“You’re the Brute, so you take the front door. Just give me a minute or two to get moving around the back,” Streetwise answered.

“Cool,” Ballistic said.

The night was quiet, and only the buzz of old, overworked streetlights and illuminated store signs gave any evidence that there was life around these shops. That, Ballistic realized, and the tiny ghost of movement inside the store.

Really quiet if it is a break-in, he thought. So I’ll be just as quiet.

A slow approach not only increased his chances of surprise but meant he’d be in position to go in about the same time Streetwise was in position to enter from the rear. As a Cyber, he had a knack with electronics, so he wouldn’t trip any alarms back there, and his TK powers were sufficient to open locks.

Ballistic gave it just a few more moments, knowing that Streetwise wouldn’t move until he did, and then he burst in.

His entrance was rewarded by the sudden assault of several flashlight beams blinding him, then the room lights inside being thrown on in concert with a symphony of “Freeze! Police. Grab floor now!”

Ballistic swore and then dropped onto his belly, putting his hands behind his back, interested neither in getting shot nor hurting cops.

I hope they didn’t get Streetwise, at least.

* * *

“Think you’re pretty smart, don’t you,” the police officer said to Streetwise.

“Not really.”

“Well, we’re the ones who did the real work, but you’re good as a trained dog to flush ‘em out for us. Now if only we could teach you to retrieve. Then maybe I could take ya on a duck hunt or something.”

Streetwise frowned, and swallowed the insult. “I don’t have any more friends to give up to you. Are we done?”

“Friends,” the officer scoffed. “If you’re their friend, I’d hate to see their enemies. I may not like the lot of y’all, but I hate traitors more. Guess it goes to show what kinda cloth transhumans are cut from, huh?”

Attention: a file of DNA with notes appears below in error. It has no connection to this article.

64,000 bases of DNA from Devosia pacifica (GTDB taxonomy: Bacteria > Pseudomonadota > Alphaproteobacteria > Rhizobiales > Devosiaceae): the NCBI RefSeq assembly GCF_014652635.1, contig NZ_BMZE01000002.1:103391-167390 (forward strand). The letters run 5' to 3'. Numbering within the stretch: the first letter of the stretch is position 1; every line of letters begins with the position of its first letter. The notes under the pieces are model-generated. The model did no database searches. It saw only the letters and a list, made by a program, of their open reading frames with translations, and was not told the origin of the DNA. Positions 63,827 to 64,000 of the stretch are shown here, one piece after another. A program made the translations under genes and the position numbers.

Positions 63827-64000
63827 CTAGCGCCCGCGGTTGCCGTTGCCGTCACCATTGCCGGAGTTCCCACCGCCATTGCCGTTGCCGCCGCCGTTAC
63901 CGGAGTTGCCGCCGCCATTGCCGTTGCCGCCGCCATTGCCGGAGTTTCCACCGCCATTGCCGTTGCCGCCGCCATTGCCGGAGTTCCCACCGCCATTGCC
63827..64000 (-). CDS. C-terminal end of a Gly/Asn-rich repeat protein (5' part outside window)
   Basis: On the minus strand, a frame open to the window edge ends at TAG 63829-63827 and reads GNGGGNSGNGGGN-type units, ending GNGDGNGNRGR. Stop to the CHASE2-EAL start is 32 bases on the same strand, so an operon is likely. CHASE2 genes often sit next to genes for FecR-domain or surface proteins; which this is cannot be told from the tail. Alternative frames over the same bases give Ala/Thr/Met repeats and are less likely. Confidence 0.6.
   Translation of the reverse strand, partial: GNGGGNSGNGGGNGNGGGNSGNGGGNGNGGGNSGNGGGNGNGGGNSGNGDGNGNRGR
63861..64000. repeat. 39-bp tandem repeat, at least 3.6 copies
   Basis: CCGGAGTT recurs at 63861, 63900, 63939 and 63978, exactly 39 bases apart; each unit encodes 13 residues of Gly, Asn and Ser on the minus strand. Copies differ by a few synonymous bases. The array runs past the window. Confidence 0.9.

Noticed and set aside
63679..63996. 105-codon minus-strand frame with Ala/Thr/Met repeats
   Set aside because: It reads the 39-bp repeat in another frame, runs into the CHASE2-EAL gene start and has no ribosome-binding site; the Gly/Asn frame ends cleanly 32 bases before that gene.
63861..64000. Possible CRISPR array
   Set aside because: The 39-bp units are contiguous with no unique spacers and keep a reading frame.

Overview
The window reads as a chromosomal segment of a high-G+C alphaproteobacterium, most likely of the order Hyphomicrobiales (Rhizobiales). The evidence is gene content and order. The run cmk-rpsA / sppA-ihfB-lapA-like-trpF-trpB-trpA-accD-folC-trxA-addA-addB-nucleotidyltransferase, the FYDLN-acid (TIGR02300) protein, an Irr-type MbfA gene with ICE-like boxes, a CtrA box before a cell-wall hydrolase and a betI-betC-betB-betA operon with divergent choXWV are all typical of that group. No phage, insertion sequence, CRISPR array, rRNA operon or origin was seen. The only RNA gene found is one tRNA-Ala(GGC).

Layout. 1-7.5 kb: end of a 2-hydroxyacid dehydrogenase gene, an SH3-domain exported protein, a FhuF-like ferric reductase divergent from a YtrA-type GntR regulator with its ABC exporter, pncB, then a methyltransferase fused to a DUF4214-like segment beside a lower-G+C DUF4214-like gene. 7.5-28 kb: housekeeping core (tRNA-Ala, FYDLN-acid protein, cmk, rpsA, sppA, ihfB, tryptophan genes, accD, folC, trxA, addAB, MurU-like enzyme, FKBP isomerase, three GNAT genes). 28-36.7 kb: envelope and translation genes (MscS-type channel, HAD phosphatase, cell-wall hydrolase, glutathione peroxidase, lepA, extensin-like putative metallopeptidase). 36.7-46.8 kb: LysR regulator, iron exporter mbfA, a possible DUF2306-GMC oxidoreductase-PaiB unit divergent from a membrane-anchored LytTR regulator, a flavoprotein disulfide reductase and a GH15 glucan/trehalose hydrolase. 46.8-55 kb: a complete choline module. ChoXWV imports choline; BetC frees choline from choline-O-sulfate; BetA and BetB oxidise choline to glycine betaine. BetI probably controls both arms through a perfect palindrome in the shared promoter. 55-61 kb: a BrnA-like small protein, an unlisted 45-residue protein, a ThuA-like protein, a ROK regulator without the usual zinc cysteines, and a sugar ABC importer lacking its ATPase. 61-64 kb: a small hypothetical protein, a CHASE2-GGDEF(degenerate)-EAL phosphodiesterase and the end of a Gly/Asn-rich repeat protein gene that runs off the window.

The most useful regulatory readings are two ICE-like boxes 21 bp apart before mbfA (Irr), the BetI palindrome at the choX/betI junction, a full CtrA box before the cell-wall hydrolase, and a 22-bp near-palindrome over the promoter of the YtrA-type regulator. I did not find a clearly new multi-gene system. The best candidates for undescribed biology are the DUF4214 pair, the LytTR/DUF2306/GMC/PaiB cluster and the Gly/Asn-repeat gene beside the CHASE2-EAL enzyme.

“Yeah, sure,” Streetwise said. “We done?”

“Yeah, we’re done. You can walk. But next time I see you, I arrest your ass just like your friends. And won’t it be fun when you see ‘em in prison and they start to put together that you were with ‘em every time they got caught, but always got away.”

Streetwise said nothing as the police cruisers turned off the colorful, spinning cacophony of the rollers atop their roofs, and drove away. He peeked out from the corner, seeing a glimpse of Ballistic in the back of one of them, and felt that sick twist in his stomach. It didn’t get any better no matter how often he had done this. Ten times now? A dozen, maybe?

He looked out into the night, wondering if he should chance trying to find any criminal activity tonight to thwart, knowing the police had a general fix on his location, and decided to trudge home instead, sticking to the shadows.

No one ever thanks the Judas for his work, Streetwise thought miserably, any more than this city thanks the heroes who’ve been bruised, broken or killed protecting it.

He thought back to Ballistic’s words, and considered them. New York didn’t feel right, and New Judah was a place he’d just be part of the crowd. Besides, Janus was setting up shop near there, and that made things a bit too dicey. The D.C. area didn’t have any anti-vig laws targeting transhumans yet, but that was largely because of the dearth of activity there. Might be a good place to blend in and just work the hero thing lightly. Or maybe Detroit, he considered, where there was some action but not as much heat from the police. Or Milwaukee. But leaving the East for the Midwest? It didn’t sit well.

Plenty of time to consider his options, Streetwise realized bitterly.

It wasn’t as if he had any friends to distract him from his thoughts anymore.